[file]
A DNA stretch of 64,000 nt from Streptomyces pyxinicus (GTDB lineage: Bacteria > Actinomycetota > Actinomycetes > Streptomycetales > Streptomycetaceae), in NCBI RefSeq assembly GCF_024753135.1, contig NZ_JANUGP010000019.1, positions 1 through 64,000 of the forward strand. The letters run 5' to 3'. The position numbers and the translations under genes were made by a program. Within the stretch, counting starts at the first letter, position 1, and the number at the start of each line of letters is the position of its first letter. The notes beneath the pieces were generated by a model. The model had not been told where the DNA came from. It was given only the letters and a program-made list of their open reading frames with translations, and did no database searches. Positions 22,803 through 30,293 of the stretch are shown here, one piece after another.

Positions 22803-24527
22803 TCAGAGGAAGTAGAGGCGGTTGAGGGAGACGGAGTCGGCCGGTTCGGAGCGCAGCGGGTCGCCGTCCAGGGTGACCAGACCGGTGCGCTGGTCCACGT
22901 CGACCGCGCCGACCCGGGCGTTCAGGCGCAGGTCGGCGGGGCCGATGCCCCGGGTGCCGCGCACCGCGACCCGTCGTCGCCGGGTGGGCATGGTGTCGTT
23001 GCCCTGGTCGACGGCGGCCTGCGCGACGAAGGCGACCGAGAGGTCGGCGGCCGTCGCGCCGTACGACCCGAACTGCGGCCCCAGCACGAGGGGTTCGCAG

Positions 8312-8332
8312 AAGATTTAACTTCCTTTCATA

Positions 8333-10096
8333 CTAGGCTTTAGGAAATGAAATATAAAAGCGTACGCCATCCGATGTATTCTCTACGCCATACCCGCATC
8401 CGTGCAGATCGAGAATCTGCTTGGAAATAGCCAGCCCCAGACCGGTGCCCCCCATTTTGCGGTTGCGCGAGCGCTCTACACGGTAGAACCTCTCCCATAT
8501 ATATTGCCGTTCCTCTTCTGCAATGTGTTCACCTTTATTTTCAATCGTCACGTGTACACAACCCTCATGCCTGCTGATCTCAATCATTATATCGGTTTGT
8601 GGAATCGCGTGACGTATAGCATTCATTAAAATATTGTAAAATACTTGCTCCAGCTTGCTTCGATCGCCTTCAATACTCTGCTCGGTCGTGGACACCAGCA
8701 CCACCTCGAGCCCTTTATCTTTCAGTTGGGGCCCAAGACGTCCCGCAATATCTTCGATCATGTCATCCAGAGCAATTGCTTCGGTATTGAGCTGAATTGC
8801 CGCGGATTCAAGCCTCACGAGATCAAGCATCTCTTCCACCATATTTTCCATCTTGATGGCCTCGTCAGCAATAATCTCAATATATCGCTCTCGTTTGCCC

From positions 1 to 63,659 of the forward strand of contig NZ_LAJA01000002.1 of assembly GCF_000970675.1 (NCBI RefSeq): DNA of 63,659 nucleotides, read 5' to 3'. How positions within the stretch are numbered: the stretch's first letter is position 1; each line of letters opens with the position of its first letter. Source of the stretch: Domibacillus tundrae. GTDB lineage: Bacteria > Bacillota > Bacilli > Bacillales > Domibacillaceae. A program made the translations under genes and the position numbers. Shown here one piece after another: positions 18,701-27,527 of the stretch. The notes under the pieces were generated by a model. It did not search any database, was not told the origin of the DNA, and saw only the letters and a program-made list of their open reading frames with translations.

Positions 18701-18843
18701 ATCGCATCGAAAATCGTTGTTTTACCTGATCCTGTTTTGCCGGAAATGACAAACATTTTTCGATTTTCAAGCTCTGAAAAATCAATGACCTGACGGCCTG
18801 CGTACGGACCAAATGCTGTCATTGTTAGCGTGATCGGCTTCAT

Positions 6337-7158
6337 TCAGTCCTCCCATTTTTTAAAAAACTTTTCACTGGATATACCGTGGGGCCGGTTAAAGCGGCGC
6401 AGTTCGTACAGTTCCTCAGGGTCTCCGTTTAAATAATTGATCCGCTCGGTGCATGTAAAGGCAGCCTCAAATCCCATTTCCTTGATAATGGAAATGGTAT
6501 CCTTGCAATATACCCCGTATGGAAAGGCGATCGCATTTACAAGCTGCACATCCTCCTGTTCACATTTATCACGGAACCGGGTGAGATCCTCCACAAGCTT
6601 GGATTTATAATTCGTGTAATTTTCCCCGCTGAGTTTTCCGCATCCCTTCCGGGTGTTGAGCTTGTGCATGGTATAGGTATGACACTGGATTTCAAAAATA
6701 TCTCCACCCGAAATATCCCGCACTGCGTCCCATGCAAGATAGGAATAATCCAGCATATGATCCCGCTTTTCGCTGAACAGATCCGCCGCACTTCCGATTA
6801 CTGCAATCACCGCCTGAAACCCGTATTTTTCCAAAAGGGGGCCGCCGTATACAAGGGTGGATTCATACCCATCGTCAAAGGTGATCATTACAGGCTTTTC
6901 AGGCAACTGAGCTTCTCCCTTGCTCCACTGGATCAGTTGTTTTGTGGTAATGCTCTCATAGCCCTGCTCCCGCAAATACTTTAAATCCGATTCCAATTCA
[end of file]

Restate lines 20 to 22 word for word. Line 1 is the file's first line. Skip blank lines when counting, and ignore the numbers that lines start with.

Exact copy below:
6337 TCAGTCCTCCCATTTTTTAAAAAACTTTTCACTGGATATACCGTGGGGCCGGTTAAAGCGGCGC
6401 AGTTCGTACAGTTCCTCAGGGTCTCCGTTTAAATAATTGATCCGCTCGGTGCATGTAAAGGCAGCCTCAAATCCCATTTCCTTGATAATGGAAATGGTAT
6501 CCTTGCAATATACCCCGTATGGAAAGGCGATCGCATTTACAAGCTGCACATCCTCCTGTTCACATTTATCACGGAACCGGGTGAGATCCTCCACAAGCTT